Levels of food insecurity and malnutrition remain alarming. Screening of children for malnutrition has doubled during the reporting period, with more than 21,000 children screened, compared to nearly 11,000 a week earlier. Children aged 6-59 months identified with severe wasting accounted for 21 per cent, alarmingly above the 15 per cent prevalence threshold set by WHO.
According to IOM Displacement Tracking Matrix fifth Emergency Site Assessment1,715,176 Internally Displaced Persons (IDPs) were found to be displaced due to the conflict across 265 sites in Tigray, Amhara and Afar Regions. Of those, 1,645,944 IDPs are in Tigray Region, followed by 48,420 IDPs in Afar Region and 20,812 IDPs in Amhara Region. DTM notes that 6 sites in Southern and South-Eastern Zones that were covered during round 2 and across 10 sites in Central and Western Zones covered during round 4 were inaccessible during this round due to insecurity. The Tigray Regional Interim Administration estimates more than 2 million people are displaced.
Health facilities continue to receive and treat survivors of gender-based violence (GBV) throughout the region with 1,288 official cases reported between February and April. The reported cases greatly underestimate the actual cases as underreporting is widespread mainly due to fear of stigmatization and/or retaliation, limited access to trusted service providers, and widespread impunity for perpetrators.
Some 5,404 unaccompanied and separated children (UASC) were identified in Tigray, in which at least 95 percent of them (5,159) are in Shire, Sheraro, Adi Daero, Endabaguna, Seyemti Adyabo, Tahtay Koraro (North-Western Zone), Axum and Adwa, (Central Zone). Only 7.5 percent of them (389 children) are placed at temporary alternative care or foster and kinship care, and only 10 children (0.2 percent) were reunited with their families. A few humanitarian organizations are working on child protection and family tracing and reunification. Humanitarian support for these children is clearly insufficient and has so far been on identification and registration. In addition to child protection services, the children need medicine, food, and non-food items.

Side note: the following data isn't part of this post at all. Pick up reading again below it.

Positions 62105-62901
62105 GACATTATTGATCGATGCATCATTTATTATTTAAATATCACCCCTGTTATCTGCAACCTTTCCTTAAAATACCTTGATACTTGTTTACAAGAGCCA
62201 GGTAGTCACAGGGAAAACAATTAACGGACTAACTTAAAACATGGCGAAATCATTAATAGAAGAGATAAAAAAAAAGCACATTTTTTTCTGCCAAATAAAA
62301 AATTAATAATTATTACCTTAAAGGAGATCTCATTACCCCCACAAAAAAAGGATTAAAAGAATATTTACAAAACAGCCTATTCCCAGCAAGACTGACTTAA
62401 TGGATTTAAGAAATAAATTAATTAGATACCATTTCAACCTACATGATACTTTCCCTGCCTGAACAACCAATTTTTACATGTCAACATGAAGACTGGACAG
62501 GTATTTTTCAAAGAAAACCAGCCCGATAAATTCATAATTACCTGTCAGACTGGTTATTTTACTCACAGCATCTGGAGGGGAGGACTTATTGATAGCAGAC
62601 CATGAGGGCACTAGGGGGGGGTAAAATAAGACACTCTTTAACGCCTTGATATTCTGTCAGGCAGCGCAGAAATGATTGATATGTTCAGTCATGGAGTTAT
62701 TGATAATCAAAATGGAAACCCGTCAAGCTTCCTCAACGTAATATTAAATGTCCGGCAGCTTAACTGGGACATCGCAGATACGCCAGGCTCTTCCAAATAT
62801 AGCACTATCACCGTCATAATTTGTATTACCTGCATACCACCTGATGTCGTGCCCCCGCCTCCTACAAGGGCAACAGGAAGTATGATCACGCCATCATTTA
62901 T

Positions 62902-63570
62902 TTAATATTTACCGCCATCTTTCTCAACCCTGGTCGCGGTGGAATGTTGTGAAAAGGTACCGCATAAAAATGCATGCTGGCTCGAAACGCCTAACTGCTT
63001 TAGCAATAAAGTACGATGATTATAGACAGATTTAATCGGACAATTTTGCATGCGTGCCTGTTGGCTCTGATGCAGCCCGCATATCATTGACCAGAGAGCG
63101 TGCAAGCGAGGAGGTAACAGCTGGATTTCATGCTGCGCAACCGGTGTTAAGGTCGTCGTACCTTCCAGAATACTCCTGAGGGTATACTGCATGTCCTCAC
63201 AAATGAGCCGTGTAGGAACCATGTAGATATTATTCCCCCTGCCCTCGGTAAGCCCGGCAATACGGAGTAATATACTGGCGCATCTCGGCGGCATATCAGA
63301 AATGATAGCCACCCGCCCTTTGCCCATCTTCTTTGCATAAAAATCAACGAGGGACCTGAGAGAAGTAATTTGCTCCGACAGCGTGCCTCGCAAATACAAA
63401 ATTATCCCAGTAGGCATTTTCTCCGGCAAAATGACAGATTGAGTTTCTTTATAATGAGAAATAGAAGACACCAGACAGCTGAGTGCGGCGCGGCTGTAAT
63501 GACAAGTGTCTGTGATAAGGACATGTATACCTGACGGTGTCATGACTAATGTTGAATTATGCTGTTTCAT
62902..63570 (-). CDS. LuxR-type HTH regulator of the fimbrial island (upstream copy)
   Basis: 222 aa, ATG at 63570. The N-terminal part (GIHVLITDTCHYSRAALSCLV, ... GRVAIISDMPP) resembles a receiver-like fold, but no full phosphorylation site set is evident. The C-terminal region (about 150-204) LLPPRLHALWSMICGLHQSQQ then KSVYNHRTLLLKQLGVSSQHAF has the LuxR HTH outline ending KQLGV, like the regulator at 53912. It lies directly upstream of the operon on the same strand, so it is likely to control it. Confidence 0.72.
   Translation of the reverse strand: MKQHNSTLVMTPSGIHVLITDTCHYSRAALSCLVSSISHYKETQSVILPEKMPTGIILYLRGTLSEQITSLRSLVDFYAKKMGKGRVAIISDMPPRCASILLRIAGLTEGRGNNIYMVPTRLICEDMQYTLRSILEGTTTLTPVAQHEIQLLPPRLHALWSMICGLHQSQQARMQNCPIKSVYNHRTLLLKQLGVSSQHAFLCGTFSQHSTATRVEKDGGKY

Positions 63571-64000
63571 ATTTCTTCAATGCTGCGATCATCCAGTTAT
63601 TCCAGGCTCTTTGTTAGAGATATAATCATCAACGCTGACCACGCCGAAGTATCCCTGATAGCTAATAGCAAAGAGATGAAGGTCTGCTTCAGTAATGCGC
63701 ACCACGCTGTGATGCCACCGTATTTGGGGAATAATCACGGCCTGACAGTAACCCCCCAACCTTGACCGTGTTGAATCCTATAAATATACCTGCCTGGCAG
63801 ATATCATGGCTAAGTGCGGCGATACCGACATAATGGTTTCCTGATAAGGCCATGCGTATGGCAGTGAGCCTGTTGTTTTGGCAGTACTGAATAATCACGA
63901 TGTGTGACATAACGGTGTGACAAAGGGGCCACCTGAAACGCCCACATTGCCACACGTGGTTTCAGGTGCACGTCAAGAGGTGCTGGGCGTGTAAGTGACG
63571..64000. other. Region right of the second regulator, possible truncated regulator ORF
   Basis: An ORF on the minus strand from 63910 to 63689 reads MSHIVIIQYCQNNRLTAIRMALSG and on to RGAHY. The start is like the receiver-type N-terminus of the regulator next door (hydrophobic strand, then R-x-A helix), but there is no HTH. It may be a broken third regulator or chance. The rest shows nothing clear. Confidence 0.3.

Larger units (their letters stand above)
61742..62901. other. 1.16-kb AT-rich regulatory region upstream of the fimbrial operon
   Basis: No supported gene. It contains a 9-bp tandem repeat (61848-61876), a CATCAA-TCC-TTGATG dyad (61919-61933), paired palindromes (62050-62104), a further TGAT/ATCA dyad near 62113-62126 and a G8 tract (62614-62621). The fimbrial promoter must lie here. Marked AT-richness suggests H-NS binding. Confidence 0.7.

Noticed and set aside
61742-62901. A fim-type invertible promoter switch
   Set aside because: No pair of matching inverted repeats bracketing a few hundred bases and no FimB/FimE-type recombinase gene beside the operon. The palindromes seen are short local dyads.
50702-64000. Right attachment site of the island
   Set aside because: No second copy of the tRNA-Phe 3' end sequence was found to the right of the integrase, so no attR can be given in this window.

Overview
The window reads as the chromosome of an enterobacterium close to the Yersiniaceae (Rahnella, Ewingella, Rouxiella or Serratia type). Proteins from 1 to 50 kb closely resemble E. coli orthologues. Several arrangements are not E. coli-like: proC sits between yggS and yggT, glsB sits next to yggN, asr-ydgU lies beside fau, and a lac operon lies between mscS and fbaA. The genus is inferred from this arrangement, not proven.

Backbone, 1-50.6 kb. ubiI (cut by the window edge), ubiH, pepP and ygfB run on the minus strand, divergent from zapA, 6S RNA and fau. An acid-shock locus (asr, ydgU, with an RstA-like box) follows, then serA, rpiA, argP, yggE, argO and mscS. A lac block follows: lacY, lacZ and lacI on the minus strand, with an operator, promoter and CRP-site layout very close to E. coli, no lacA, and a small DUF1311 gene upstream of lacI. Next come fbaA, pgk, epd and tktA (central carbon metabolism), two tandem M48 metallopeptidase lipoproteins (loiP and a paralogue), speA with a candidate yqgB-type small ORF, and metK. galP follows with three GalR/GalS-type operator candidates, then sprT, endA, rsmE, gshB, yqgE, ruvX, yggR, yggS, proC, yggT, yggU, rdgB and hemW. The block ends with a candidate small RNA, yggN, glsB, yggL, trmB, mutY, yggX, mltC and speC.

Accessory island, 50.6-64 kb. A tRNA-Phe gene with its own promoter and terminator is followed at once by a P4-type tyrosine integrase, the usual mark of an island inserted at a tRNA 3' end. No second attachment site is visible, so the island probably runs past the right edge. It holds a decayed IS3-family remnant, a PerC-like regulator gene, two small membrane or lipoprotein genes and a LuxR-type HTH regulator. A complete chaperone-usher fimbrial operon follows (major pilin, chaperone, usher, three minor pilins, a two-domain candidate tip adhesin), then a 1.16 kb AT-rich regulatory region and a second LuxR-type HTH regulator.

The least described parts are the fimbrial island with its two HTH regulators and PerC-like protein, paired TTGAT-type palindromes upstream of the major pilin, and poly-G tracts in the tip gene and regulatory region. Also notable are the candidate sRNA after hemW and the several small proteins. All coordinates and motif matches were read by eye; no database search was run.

Humanitarian partners are gradually scaling up the response, but not yet keeping pace with the mounting needs, due to a combination of active conflict, access constraints, interrupted communications, and lack of funding. Appropriate visa extensions is also required for NGO partners to enable continuation of staff and projects.
In a press release issued on 23 May, US Secretary of State, Antony Blinken, called on the Ethiopian Government to ensure unhindered humanitarian access in the Tigray Region, and raised the risk of further deterioration of the food insecurity without rapid expansion of humanitarian access. Later, on 26 May, US President Joe Biden, said in a statement that the large-scale human rights abuses taking place in Tigray, including widespread sexual violence, are unacceptable and must end.
- UN Office for the Coordination of Humanitarian Affairs
- To learn more about OCHA's activities, please visit https://www.unocha.org/.